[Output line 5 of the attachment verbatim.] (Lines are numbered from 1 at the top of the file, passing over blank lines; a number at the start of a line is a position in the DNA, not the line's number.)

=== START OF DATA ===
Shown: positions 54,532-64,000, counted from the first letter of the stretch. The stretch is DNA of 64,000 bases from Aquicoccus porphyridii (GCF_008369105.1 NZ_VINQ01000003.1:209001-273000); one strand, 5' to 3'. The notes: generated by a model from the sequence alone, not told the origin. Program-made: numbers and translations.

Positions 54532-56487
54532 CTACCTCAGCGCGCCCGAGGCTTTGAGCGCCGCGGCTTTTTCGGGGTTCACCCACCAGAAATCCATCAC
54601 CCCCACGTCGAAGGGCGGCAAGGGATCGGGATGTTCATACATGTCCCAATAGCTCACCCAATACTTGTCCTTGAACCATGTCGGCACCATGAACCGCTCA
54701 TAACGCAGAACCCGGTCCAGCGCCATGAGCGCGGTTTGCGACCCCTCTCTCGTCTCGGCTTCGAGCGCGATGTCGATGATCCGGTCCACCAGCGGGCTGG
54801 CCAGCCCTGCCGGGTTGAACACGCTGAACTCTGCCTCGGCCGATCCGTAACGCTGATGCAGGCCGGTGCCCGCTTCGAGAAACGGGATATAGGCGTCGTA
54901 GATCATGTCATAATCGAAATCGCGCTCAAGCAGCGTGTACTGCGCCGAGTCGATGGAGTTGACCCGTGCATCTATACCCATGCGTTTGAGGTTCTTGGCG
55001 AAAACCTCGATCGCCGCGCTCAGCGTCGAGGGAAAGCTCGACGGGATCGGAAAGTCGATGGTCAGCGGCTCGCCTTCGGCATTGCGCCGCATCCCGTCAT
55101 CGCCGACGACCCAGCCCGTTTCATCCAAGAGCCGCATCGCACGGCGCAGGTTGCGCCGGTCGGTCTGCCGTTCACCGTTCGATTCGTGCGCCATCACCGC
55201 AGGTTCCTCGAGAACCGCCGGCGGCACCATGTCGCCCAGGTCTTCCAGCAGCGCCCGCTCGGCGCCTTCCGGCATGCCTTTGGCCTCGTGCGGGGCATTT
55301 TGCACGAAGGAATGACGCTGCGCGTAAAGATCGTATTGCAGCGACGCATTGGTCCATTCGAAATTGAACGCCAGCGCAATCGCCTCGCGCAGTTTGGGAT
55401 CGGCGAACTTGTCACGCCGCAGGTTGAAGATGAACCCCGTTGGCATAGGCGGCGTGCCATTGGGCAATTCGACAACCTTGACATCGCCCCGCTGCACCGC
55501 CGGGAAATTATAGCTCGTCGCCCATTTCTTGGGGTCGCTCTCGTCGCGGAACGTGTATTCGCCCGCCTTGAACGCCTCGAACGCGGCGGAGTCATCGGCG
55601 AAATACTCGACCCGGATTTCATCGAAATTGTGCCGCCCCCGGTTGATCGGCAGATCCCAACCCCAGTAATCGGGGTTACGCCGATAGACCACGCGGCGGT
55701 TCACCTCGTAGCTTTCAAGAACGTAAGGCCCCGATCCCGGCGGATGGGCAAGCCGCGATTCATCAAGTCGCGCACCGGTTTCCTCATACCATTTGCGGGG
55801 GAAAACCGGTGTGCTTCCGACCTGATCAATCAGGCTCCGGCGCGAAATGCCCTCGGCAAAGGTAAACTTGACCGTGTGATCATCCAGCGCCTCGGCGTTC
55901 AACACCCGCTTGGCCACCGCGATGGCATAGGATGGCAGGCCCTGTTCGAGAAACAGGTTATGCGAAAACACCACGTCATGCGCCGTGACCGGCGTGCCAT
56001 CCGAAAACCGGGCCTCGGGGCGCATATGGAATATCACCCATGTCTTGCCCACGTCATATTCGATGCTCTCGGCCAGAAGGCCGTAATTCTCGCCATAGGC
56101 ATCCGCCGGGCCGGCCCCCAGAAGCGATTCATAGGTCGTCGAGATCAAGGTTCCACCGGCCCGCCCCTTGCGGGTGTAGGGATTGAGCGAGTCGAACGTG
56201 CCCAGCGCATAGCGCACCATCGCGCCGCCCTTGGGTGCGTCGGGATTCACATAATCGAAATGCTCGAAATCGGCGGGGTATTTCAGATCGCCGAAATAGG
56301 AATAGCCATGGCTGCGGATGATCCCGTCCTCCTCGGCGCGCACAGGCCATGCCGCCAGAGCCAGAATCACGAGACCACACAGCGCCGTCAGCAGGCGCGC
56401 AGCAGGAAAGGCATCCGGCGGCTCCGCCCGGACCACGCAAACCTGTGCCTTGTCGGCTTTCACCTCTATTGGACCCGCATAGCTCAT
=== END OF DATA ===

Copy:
54701 TAACGCAGAACCCGGTCCAGCGCCATGAGCGCGGTTTGCGACCCCTCTCTCGTCTCGGCTTCGAGCGCGATGTCGATGATCCGGTCCACCAGCGGGCTGG